Ryanair cancels 50,000 air seats with the Canary Islands due to drop in demand
The reduction in bookings from the UK in January has led Ryanair to cancel 50,000 flight seats with the Canary Islands for the rest of the month. The low-cost airline say they are having to react this way to the effect of the travel restrictions imposed by the UK and Spanish Governments at the beginning of December, although they remain fully operational for February and March after the lifting of the UK Covid controls which has seen bookings increase.
After acknowledging the obvious damage caused by the UK’s measures to the archipelago's high season, the Canary Islands Minister of Tourism, Yaiza Castilla, assured yesterday that "the good global prospects for the rest of winter remain", as operators are expecting that the influx of English tourists will improve again after the relaxation of Covid requirements when returning home.
The objective of the Canary Islands Government and the business sector of Tourism is to close the winter season with 100% recovery of the levels of tourists that arrived in the islands the year before the pandemic. That goal was met in October and November, but it is a long way off again when looking at the December and January figures.
“We went from having arrivals in November that were above 2019 levels and now in January, after the Christmas holidays, we seen a drop of 10.3%, although for February the forecast of visitors from the United Kingdom is practically the same as in 2020 and in March it is 10.7% higher”.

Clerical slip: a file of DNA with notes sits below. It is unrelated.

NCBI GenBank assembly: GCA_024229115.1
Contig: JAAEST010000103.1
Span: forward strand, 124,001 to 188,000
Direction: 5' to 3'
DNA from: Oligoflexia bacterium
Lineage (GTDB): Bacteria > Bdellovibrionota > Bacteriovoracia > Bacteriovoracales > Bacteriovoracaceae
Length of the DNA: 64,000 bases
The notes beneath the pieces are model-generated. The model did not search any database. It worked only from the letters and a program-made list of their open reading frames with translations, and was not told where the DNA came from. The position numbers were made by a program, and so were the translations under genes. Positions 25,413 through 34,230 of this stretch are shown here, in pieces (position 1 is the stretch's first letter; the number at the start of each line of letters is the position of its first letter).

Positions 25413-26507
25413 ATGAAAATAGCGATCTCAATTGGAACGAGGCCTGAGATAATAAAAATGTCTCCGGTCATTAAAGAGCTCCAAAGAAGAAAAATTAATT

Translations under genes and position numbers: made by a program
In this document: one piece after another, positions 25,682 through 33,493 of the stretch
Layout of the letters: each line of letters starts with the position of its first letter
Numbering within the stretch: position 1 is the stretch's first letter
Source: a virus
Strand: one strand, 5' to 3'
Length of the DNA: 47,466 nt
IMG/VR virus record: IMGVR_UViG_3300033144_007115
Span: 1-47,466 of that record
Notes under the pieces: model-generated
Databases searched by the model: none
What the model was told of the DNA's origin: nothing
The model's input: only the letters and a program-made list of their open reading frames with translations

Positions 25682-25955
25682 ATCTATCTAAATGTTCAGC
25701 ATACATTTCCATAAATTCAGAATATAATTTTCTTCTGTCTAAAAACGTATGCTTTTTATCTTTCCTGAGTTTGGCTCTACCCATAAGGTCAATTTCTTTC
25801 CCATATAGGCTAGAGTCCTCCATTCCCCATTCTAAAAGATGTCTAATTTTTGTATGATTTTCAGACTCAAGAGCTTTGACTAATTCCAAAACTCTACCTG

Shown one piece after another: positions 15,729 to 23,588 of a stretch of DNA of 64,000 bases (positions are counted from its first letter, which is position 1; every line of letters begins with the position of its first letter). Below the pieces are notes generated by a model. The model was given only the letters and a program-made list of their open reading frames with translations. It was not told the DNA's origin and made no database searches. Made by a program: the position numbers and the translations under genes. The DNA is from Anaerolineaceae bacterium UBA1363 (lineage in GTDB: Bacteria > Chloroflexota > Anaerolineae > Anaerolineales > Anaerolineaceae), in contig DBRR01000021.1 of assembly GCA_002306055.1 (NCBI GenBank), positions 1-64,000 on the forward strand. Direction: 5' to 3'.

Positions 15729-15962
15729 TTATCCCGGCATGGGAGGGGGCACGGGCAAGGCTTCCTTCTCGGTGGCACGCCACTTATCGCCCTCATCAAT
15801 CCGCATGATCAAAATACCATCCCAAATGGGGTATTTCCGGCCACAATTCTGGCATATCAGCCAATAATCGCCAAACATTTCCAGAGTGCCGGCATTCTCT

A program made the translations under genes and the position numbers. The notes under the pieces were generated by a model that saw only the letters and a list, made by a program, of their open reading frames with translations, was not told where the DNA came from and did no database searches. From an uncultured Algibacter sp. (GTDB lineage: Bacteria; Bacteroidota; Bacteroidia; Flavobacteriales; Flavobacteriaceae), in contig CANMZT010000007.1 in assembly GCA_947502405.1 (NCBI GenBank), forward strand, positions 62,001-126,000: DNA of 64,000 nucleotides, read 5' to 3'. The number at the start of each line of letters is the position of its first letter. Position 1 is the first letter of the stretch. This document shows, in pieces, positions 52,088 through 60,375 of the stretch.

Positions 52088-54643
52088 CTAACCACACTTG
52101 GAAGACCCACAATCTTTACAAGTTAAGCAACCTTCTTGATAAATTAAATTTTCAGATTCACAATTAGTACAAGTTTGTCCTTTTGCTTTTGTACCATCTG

Looking at January in more depth, Ryanair had 357,238 seats scheduled from Great Britain to the archipelago, when in 2019 there were 398,261. The balance is negative after their decision to cut flights reducing seats available by 50,000 due to lack of demand.
The forecasts remain positive for February and March with operators confident that this latest wave of Covid caused by the Omicron variant will begin to lose steam. For next month, the scheduled airplane seats from Ryaniar for the islands are 407,203, practically the same as in February 2019, while for March the planned seats add up to 471,192, 45,500 more than the same month prior to the pandemic.
EUROPEAN RESERVATIONS STAY HIGH:
As for other European countries, the data provided by the Minister of Tourism indicates that the declaration of Spain as a "high risk" area for travel, has not had a negative effect on reservations from Germany, the second highest tourist market for the Canary Islands.
The German Government now requires a COVID certificate to enter the country when returning from the islands or negative test, but this restriction is not having any effect on German tourism. "It seems that vaccinated people are losing their fear of the pandemic and there is no longer any fear of travelling to reliable places like the Canary Islands," says Yaiza Castilla.
The data of the Canary Islands Government indicates that the rest of the tourist markets continue to grow regarding air connectivity, although there is still the uncertainty of the evolution of the pandemic and the effect of any restrictions that may be imposed to curb the spread of the virus. That stability is what is saving the remaining weeks of January.
The islands are continuing to suffer from the Norwegian crisis, which is key for air connectivity with the Nordic countries. The low-cost airline has ended its long-range flights, in addition to drastically cutting operations with many Spanish destinations, including the Canary Islands.
Consequently, the archipelago still lacks regular flights to and from traditional destinations of its winter season, i.e. Sweden, Norway, and Finland, and direct connectivity is currently limited to charter companies who’s schedule are based on guaranteed demand.